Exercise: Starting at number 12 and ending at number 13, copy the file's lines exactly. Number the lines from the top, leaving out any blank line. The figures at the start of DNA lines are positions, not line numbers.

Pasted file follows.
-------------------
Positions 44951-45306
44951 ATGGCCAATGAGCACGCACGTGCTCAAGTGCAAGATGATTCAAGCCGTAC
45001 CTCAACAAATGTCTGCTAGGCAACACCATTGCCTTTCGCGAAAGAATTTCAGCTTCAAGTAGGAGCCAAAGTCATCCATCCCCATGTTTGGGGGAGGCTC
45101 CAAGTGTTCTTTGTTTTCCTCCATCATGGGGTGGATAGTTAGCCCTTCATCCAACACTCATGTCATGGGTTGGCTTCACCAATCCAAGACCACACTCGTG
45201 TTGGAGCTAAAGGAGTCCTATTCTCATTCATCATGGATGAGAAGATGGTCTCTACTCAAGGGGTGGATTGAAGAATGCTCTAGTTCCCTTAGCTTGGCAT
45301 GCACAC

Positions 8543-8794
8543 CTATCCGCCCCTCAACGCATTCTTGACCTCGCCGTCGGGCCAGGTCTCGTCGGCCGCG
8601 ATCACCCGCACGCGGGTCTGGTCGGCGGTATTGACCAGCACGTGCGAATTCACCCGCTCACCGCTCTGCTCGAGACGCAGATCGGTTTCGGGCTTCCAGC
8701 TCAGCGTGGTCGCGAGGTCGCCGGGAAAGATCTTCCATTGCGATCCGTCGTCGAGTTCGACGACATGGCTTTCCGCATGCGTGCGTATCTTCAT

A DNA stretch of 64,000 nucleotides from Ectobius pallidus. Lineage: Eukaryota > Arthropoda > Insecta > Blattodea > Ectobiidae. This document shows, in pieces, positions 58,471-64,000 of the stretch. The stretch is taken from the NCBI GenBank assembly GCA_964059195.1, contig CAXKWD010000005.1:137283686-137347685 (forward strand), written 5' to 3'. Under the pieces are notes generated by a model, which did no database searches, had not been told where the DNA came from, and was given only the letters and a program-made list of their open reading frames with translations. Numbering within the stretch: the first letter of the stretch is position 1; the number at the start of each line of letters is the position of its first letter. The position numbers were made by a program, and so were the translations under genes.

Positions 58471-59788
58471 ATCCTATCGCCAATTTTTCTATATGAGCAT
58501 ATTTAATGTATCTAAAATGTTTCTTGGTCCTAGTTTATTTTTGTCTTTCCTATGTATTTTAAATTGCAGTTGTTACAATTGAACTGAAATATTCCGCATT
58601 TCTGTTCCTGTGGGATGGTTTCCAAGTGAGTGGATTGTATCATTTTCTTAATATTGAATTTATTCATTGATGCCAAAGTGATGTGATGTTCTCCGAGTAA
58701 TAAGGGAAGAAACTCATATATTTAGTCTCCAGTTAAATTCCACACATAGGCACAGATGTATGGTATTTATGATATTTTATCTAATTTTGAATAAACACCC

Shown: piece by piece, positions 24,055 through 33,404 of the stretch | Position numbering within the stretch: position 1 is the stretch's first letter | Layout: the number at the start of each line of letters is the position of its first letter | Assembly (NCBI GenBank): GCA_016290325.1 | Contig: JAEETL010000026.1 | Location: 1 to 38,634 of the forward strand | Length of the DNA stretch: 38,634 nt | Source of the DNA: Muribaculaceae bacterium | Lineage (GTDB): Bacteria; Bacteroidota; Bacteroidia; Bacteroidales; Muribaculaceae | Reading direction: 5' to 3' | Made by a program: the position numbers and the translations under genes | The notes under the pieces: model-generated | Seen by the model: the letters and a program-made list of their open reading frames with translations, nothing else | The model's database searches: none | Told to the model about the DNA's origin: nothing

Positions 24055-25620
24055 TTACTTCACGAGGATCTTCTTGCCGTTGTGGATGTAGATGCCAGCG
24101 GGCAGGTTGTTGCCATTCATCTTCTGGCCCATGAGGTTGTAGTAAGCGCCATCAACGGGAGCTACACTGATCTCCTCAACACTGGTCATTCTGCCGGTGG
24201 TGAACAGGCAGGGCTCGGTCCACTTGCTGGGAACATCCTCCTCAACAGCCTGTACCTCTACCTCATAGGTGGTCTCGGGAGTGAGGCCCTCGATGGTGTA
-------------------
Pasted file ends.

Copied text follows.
Positions 58471-59788
58471 ATCCTATCGCCAATTTTTCTATATGAGCAT